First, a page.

AbbVie Walks From Voyager R&D Pact Spanning Alzheimer’s, Parkinson’s

Xconomy Boston — 

A partnership between Voyager Therapeutics and AbbVie developing gene therapies for Alzheimer’s and Parkinson’s disease has ended without a drug for either disease reaching human testing.

Voyager (NASDAQ: VYGR) announced the termination of the research pact after market close Monday. The Cambridge, MA-based biotech is keeping full rights to its technology for using engineered viruses to deliver gene therapies to the brain. Voyager also keeps the rights to gene therapy candidates designed to code for therapeutic antibodies.

Shares of Voyager opened Tuesday at $10.83 apiece, down 4.4 percent from Monday’s closing price.

Voyager and AbbVie began working together in 2018, inking a research pact that initially focused on using Voyager’s technology to develop gene therapies that cross the blood-brain barrier. The goal was to develop therapies that deliver the instructions for producing an antibody that binds to tau, a protein associated with Alzheimer’s and other neurodegenerative disorders.

North Chicago, IL-based AbbVie (NYSE: ABBV) paid its partner $69 million up front. Voyager was responsible for advancing gene therapy candidates to Phase 1 testing, after which AbbVie could license one or more of them for further development. The deal put Voyager in line to receive up to $155 million in option payments as the gene therapies made preclinical and Phase 1 progress, and up to $895 million in additional development and regulatory milestone payments for each compound.

Last year, AbbVie paid $65 million up front to expand the Voyager collaboration to include Parkinson’s. The target of this research was alpha-synuclein, a protein that forms clumps in the brain of patients who have Parkinson’s, Lewy body dementia, and multiple system atrophy. Voyager was responsible for advancing therapeutic candidates to Phase 1 testing, putting the biotech in line for up to $245 million in option payments, plus $728 million in potential milestone payments for each therapeutic candidate.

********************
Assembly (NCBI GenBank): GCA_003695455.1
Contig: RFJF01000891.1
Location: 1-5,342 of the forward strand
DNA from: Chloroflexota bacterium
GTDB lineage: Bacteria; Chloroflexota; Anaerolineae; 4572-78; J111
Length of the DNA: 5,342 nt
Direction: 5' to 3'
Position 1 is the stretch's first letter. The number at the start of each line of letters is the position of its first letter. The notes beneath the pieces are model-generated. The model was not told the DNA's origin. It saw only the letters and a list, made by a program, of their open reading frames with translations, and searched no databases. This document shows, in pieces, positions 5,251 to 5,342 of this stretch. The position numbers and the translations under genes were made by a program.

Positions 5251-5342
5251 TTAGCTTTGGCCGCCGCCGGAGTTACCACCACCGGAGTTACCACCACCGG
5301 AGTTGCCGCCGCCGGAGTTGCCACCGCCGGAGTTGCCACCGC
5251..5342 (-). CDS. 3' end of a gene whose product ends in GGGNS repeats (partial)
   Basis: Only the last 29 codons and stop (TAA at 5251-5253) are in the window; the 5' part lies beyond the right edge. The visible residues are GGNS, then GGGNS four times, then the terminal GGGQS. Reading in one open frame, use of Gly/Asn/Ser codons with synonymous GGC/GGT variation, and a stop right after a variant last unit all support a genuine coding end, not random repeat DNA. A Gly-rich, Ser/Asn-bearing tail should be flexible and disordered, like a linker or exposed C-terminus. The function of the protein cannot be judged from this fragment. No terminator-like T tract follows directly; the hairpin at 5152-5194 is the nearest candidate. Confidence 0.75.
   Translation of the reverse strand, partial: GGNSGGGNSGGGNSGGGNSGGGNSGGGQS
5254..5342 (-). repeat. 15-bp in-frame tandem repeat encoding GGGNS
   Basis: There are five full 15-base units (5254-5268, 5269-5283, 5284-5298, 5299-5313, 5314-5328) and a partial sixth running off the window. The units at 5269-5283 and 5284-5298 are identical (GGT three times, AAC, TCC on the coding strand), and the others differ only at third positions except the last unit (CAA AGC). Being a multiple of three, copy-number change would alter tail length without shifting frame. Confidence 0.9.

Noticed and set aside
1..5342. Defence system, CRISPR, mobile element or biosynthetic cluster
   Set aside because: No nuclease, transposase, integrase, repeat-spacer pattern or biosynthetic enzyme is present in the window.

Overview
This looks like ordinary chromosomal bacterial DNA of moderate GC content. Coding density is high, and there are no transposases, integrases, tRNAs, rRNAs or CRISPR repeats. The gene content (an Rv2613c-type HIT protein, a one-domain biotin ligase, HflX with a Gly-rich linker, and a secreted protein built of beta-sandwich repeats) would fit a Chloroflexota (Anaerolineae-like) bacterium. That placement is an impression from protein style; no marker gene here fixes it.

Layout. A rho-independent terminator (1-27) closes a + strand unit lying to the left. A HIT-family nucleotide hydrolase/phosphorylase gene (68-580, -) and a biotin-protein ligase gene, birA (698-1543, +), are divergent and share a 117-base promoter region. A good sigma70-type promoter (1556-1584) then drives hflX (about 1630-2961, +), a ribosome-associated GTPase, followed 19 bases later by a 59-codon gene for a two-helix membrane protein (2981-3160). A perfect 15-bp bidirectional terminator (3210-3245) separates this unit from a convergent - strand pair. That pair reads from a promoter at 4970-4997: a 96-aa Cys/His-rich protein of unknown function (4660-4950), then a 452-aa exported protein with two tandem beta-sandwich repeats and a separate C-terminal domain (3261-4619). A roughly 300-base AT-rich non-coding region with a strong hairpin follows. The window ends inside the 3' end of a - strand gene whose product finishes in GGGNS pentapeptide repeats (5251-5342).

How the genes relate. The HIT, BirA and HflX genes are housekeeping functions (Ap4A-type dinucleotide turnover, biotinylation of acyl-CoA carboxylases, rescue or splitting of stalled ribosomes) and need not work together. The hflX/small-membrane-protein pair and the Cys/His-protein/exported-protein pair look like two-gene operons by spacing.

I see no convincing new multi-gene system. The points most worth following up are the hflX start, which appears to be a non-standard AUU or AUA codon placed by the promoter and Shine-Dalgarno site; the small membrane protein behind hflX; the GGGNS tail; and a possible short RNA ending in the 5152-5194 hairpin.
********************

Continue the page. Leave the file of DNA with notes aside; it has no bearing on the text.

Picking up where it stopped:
The companies offered few details about what happened with the partnership, which advanced as far as preclinical development, according to Voyager’s 2019 annual report. Voyager received AbbVie’s termination notice for the tau program on July 28, according to a Monday securities filing. The termination of the alpha-synuclein pact was received Monday, when both agreements ended. Voyager gets to keep the upfront payments, and it is now free to develop gene therapies targeting tau and alpha-synuclein on its own or with another partner.

Voyager still has a research alliance with San Diego-based Neurocrine (NASDAQ: NBIX). Last year, the San Diego-based company paid $115 million cash and purchased $50 million worth of Voyager shares for rights to an experimental gene therapy for Parkinson’s disease that’s now in Phase 2 testing. Neurocrine is Voyager’s second partner for that program. Sanofi (NYSE: SNY) gave up its rights in 2017, two years after paying $100 million up front to join forces and develop gene therapies for several neurological disorders. Voyager’s internal pipeline includes preclinical programs for Huntington’s disease, amyotrophic lateral sclerosis, and Friedreich’s ataxia.

Image: iStock/Eraxion


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